Jump to content

The Christian Protestant Community Forums

Sincerely inquiring about the Protestant faith? Welcome to Christforums the Christian Protestant community forums. You'll first need to register in order to join our community. Create or respond to threads on your favorite topics and subjects. Registration takes less than a minute, it's simple, fast, and free! Enjoy the fellowship! God bless, Christforums' Staff
Register now

Community Fellowship

John Calvin puts forward a very simple reason why love is the greatest gift: “Because faith and hope are our own: love is diffused among others.” In other words, faith and hope benefit the possessor, but love always benefits another. In John 13:34–35 Jesus says, “A new command I give you: Love one another. As I have loved you, so you must love one another. By this everyone will know that you are my disciples, if you love one another.” Love always requires an “other” as an object; love cannot remain within itself, and that is part of what makes love the greatest gift.
Faber

The Alpha and the Omega in reference to Jesus (Revelation 22:13)

Recommended Posts

Revelation 22:12-13

(12) Behold, I am coming quickly, and My reward is with Me, to render to every man according to what he has done.

(13) I am the Alpha and the Omega, the first and the last, the beginning and the end. (NASB)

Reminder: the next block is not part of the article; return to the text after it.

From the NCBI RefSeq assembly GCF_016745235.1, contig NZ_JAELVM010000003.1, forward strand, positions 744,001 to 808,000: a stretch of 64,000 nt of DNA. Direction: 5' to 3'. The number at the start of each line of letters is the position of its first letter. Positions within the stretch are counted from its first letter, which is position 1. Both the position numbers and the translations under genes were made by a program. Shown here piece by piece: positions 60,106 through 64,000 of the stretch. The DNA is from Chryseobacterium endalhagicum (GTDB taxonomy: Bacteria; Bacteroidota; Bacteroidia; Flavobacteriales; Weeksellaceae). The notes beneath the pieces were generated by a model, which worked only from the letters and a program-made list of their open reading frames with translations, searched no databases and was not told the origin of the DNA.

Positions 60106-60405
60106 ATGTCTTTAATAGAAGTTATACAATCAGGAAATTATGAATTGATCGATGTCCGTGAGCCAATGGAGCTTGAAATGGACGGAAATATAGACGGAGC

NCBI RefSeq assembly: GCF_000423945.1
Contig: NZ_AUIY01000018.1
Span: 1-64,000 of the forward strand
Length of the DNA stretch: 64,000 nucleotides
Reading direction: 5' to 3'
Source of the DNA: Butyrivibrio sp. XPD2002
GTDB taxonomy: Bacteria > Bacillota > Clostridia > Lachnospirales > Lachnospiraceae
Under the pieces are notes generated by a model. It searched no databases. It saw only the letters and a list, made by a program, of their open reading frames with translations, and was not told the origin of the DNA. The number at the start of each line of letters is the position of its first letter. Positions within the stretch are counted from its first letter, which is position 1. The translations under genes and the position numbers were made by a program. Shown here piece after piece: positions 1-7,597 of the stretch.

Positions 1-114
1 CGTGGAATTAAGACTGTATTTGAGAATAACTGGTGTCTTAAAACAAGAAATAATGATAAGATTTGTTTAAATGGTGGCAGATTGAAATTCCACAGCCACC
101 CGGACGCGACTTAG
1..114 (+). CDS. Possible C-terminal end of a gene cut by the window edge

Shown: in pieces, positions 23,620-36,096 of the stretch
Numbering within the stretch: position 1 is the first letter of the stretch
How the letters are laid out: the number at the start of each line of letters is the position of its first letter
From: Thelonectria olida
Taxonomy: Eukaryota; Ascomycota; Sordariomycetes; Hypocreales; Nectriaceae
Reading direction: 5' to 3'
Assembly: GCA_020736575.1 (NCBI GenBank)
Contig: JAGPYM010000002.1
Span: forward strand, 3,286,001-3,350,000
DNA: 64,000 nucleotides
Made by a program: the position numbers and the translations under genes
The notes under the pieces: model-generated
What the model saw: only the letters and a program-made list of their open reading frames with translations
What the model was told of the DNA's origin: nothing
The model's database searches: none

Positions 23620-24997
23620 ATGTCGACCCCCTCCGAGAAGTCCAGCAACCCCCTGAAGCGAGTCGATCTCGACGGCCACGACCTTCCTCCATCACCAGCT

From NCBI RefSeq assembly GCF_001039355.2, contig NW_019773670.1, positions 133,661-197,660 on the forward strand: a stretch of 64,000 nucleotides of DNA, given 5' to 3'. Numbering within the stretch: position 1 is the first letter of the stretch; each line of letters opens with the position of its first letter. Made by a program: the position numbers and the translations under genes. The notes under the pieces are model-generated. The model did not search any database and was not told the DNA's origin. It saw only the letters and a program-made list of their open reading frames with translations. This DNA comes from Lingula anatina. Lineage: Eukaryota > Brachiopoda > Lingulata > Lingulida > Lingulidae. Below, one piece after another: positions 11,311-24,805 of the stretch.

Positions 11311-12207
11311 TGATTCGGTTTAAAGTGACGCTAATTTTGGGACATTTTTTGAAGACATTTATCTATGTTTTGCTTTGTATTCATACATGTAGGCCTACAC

A. The Lord Jesus is the speaker in Revelation 22:13.

 The same speaker in verse 12 is the same speaker in verse 13.[*1] And every time Revelation describes someone as coming quickly (ταχύ) it is always used in reference to the Lord Jesus.
All Scripture citations are from the NASB. The bold face is mine.

Revelation 2:16
Therefore repent; or else I am coming to you quickly, and I will make war against them with the sword of My mouth.

Revelation 3:11
I am coming quickly; hold fast what you have, so that no one will take your crown.

Revelation 22:7
And behold, I am coming quickly. Blessed is he who heeds the words of the prophecy of this book.

Revelation 22:12
Behold, I am coming quickly, and My reward is with Me, to render to every man according to what he has done.

Revelation 22:20
He who testifies to these things says, "Yes, I am coming quickly." Amen. Come, Lord Jesus.

 

Notice also the following in reference to the Lord Jesus.

Revelation 2:23
I am He who searches the minds and hearts; and I will give to each one of you according top your deeds.
Revelation 22:12
Behold, I am coming quickly, and My reward is with Me, to render to every man according to what he has done.

 

[*1] "There certainly is no indication that the speaker changes between Revelation 22:12 and 22:13" (Putting Jesus in His Place: The Case for the Deity of Christ, page 343, footnote #14, Robert Bowman and J. Ed Komoszewski)


B. The fact that the Lord Jesus refers to Himself as "the Alpha and the Omega" proves that He is God.

     1. TDNT: The juxtaposition of the first and last letters of the Greek alphabet peculiar to Rev. It is used on the lips of God in 1:8 and also in 21:6; and on the lips of Christ in 22:13. It is also applied to Christ in 1:17: and 2:8. The meaning of a/w is fixed by its conjunction with archē/telos and prōtos/eschatos. It shows us that God or Christ is the One who begins and the One who ends, the Creator and Consummator, the One from whom and to whom are all things (1:1, AW, Kittel).